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Foggy brain

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Foggy brain, also known as difficulty concentrating is a very common symptom arising during menopause. 

If you’ve been pregnant you will especially relate to this symptom. I remember somebody asking me when my daughter Anaïs’ birthday was and it took me a good 3 or 4 seconds to say that it was 27th January. I started losing track of my car keys, my phone would suddenly go on unauthorised leave and as for my debit card, well, let’s just say that my bank manager is now having counselling over the number of times I called asking for a replacement card as I’d misplaced mine. Clearly, the house fairy had it in for me. After missing a number of friend’s dinners, I was on the verge of buying a Filofax just to write everything down!

Truth be told I was frightened by what was happening to me and didn’t really know where to turn. 

My lapses in memory were happening at the same time as I was experiencing severe anxiety, mood swings, lack of sleep and difficulty concentrating. I could not put my finger on the cause and I was deeply troubled. I don’t drink or take drugs and should have been at the peak of my powers and yet my mind seemed to be falling apart. That fed into a cycle of not sleeping because I was having anxiety, waking up exhausted and irritable which made it hard to concentrate which made me more anxious which gave me trouble sleeping. I had also had painful headaches and wondered if I might have developed some kind of neurological condition. Truth be told I was frightened by what was happening to me and didn’t really know where to turn. It was only after reading an article online about the connection between anxiety and menopause that I even considered it as a possible cause!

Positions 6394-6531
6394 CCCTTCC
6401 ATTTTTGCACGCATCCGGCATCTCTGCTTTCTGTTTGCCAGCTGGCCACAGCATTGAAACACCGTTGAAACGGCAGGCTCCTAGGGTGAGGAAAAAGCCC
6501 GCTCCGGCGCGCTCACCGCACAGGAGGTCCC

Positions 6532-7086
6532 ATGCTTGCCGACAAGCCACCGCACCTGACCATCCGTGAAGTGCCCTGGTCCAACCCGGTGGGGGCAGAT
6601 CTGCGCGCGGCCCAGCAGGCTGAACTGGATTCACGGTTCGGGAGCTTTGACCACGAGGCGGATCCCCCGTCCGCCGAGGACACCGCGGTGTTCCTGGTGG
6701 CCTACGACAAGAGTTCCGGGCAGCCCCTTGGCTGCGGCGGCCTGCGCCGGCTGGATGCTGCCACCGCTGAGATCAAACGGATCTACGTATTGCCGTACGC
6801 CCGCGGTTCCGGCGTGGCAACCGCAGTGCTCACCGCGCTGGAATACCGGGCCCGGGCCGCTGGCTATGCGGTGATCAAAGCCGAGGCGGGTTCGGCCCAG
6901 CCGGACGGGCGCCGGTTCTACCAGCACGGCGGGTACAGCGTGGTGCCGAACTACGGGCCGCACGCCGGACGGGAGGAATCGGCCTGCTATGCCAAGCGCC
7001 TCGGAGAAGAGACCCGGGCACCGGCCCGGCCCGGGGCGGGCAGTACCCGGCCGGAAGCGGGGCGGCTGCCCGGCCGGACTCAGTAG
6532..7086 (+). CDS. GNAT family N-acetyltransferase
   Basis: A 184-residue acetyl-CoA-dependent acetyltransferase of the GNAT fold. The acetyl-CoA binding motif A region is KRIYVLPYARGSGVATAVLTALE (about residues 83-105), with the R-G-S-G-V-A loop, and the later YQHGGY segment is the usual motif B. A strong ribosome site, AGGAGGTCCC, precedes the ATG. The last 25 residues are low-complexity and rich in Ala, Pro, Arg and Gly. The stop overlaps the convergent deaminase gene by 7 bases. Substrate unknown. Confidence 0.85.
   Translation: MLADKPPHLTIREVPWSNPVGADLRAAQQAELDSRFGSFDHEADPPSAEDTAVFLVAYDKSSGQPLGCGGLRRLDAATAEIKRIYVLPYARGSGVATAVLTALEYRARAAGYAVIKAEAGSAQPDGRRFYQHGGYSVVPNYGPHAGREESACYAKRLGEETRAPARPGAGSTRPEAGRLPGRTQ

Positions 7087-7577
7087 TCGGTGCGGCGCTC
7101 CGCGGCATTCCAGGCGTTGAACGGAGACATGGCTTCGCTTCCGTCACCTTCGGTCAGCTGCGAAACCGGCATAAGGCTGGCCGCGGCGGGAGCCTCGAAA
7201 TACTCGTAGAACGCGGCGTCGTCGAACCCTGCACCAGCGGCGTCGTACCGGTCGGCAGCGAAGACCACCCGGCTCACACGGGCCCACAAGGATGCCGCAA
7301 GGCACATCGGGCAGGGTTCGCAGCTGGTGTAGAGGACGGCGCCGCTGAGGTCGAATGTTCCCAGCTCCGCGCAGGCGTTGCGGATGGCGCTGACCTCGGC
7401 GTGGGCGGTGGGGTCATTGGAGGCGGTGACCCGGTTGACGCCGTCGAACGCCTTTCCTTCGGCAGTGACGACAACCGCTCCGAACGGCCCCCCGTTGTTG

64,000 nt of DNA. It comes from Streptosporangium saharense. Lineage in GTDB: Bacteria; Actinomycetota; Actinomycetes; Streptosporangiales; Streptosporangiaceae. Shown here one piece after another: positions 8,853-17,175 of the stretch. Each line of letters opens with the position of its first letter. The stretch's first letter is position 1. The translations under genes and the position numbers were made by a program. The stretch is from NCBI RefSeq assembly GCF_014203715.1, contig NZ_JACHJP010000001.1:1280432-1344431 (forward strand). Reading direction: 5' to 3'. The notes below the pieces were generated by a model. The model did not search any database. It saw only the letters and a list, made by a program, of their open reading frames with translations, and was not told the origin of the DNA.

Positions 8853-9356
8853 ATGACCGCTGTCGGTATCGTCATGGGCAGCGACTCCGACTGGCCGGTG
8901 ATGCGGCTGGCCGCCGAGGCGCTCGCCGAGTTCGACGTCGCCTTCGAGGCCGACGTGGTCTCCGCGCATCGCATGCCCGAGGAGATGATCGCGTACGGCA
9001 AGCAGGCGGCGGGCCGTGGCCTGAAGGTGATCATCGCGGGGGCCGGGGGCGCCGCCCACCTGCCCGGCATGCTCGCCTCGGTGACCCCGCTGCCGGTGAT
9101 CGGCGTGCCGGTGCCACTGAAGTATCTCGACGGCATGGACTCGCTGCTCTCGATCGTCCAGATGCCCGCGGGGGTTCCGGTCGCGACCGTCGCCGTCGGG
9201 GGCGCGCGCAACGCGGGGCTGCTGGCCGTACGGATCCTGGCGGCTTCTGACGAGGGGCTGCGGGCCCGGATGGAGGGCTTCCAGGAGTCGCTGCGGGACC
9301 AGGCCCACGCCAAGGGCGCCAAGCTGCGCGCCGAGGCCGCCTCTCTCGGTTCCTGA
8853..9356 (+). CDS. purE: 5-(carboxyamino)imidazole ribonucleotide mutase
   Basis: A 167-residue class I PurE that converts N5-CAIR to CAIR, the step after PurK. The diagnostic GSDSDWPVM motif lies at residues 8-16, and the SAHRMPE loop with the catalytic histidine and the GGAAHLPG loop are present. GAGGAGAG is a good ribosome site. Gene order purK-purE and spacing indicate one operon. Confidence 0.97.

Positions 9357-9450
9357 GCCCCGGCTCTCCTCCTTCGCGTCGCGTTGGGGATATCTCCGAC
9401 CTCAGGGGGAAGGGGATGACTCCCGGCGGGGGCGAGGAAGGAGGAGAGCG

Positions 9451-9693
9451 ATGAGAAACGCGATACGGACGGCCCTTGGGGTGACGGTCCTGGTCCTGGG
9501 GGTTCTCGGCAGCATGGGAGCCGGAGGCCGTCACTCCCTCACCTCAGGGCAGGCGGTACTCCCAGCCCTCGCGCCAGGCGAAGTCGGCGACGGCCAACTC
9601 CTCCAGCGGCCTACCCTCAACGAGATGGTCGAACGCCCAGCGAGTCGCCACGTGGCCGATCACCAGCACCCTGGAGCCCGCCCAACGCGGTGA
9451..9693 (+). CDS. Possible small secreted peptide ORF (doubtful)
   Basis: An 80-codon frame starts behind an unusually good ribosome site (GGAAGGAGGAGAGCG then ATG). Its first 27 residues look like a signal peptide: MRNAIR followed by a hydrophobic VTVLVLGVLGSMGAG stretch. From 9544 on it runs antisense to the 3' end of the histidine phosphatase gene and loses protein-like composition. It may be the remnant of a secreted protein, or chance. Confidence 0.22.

What Causes ‘Foggy Brain’?

Oestrogens are also able to stimulate neurotransmitters in the brain. Fluctuating hormone levels can slow down neurotransmitters, causing “foggy brain”. Many women, especially those aged between 33-55 report problems with working memory, as well as keeping themselves focused. It’s NOT all in your head.

Top tips for foggy brain:

Write it down

Whether it’s post-it notes, phone reminders or a daily diary, writing down thoughts or important notes can help you retain information and stress less about remembering details. Or let’s bring the Filofax back into fashion!

Keep hydrated

Dehydration will slow down your mind, so it’s especially important to drink plenty of water to keep your mind as clear as possible throughout the day.

Play games

Mental exercise games like Sudoku and crossword puzzles have been shown to help keep brain activity up and even improve your memory. They’re easy to find online, in most app stores or in the papers, and are a great way to pass time during breaks in your schedule.

Get plenty of exercise

Brain function relies on sleep and exercise to keep running smoothly. Exercise gets your blood flowing and increases oxygen levels in the brain. If you’re not in the mood, a 20 minutes walk round the block is good.

Avoid alcohol

It might be obvious, but excessive alcohol consumption can worsen your mental concentration and memory retention. That extra glass of wine might be tempting, but if you suffer with daily brain fog, it’s best to stay away; better to stay away completely if you can manage it.

Take your vitamins

Vitamins are incredibly important for memory and brain function, especially vitamins B, C, D, and E. Fortunately, these can be found easily in many fruits and vegetables, so carry around some healthy, vitamin-packed snacks with you to eat through the day. If you are looking for a supplement for menopause you can have a look at Menoblend. Its new and improved formula is ideal to help with menopausal symptoms and to boost your health. You can find it here.

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Meg's Quote

If you are depressed,
you are living in the past.
If you are anxious,
you are living in the future.
If you are at peace,
you are living in the present.
– Lao Tzu –

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